Lidar Techniques for Environmental Monitoring

University dissertation from Atomic Physics Division Department of Physics Faculty of Engineering LTH Lund University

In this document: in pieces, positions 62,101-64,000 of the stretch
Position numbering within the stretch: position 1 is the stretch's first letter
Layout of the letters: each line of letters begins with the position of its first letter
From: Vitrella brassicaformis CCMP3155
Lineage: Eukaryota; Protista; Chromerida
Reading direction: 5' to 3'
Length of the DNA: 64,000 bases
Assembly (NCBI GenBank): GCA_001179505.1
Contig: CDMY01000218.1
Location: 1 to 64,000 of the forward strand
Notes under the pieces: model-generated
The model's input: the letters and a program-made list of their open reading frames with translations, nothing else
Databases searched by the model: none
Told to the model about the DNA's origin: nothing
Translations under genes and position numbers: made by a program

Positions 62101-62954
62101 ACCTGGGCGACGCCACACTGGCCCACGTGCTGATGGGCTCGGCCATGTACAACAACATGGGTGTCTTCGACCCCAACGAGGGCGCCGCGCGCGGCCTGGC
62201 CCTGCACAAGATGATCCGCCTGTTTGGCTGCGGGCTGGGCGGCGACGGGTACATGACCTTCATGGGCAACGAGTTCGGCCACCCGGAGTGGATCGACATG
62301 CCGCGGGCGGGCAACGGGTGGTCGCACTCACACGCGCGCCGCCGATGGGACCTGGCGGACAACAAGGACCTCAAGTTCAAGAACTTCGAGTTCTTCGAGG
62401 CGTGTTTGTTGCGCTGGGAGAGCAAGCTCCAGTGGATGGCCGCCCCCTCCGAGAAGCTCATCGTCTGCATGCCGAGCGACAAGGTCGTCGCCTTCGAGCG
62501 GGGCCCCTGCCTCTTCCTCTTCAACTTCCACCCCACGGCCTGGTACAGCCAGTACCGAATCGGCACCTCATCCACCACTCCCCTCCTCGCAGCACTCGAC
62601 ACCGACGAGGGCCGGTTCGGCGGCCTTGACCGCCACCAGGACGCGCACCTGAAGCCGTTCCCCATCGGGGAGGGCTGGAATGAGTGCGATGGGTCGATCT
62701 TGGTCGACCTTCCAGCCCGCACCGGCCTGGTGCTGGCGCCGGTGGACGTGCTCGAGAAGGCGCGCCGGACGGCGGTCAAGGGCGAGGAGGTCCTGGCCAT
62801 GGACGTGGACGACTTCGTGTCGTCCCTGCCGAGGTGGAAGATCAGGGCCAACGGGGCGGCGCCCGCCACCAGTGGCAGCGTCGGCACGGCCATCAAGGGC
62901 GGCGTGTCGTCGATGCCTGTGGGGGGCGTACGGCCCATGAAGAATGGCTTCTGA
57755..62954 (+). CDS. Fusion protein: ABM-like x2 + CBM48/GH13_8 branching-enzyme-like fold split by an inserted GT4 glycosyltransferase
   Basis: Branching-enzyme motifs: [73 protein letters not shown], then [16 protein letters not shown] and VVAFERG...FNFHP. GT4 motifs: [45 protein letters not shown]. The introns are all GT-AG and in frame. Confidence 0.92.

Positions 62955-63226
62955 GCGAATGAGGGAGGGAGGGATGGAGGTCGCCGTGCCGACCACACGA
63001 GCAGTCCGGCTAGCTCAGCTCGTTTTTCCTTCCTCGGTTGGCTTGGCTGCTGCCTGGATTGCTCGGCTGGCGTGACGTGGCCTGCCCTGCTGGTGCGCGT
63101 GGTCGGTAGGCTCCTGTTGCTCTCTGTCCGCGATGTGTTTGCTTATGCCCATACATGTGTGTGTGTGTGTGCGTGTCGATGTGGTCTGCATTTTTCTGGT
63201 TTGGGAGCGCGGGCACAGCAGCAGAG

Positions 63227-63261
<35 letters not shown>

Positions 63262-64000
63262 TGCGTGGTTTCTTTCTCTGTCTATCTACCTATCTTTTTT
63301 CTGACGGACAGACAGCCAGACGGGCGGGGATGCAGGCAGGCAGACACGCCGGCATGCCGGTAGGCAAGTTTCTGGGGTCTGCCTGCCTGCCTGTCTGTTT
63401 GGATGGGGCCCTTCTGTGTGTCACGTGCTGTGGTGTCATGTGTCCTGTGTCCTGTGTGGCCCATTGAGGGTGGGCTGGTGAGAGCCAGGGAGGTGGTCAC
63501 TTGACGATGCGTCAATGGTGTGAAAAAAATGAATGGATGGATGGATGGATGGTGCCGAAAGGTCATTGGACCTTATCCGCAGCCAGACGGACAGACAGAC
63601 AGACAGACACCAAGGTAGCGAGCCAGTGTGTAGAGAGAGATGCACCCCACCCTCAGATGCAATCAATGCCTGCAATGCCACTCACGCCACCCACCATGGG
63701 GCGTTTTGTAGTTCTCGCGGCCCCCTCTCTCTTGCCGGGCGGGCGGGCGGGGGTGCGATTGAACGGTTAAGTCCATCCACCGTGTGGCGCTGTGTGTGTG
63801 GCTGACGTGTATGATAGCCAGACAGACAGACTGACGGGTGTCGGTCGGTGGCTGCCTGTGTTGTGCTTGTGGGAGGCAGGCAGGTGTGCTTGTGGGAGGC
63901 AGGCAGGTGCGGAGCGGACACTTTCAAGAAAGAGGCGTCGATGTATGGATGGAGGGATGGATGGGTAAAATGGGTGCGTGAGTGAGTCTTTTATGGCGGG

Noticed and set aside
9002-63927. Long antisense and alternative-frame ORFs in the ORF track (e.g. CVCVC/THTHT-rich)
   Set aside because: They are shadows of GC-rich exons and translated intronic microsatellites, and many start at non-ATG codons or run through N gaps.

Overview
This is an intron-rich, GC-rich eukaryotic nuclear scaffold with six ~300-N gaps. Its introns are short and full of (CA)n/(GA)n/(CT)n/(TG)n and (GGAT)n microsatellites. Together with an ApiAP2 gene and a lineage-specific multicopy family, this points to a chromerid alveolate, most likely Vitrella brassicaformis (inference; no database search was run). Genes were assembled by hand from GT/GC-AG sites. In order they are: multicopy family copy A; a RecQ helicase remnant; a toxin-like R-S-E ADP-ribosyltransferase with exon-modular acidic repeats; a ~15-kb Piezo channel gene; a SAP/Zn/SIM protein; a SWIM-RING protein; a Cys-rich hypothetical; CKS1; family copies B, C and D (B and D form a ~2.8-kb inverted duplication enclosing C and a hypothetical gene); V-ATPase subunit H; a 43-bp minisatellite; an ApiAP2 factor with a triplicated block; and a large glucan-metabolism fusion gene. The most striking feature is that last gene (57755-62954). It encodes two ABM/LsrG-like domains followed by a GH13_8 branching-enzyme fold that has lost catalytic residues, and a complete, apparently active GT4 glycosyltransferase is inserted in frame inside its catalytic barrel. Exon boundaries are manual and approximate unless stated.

Abstract: Atoms and molecules absorb and emit light at certain, welldefined wavelengths, and this forms the basis of spectroscopy. The wavelengths are given by the discrete energy levels of the atoms/molecules. When illuminated by light of a suitable wavelength, the light will be absorbed, making it possible to deduce information on the presence and concentration of various elements and compounds. When atoms or molecules have been excited, they may spontaneously relax to their ground state, emitting species-specific light, defined by the energy levels. This concept can be used to induce fluorescence in the material, which again can be used to analyse the properties of the sample. Light detection and ranging techniques can be used to perform remote spectroscopic measurements. The sample is probed with a laser beam and the resulting light can be collected with a telescope of sufficient size. Useful results can be deduced at ranges as large as several kilometres, although, in this work the range was never more than a kilometre. In the work presented in this thesis, differential absorption lidar measurements have been performed to determine mercury fluxes from pollution sources. These measurements have been performed as field campaigns in different parts of Europe. Some measurements have been made at chlor-alkali factories, and one campaign at an abandoned mercury mine. Moreover, fluorescence lidar techniques have been used for remote investigation of façades of historical buildings and electrical insulators. These measurements have been performed both in a laboratory setting (albeit still remotely through an ordinary atmosphere) and as field campaigns. Biological contamination and surface treatment chemicals can be monitored, and types of stone in façades can be characterized. Finally, the remote laser-induced breakdown spectroscopy technique has been extended to make imaging possible. These measurements can be used to characterize materials in surface layers, which may be useful in cultural heritage monitoring.

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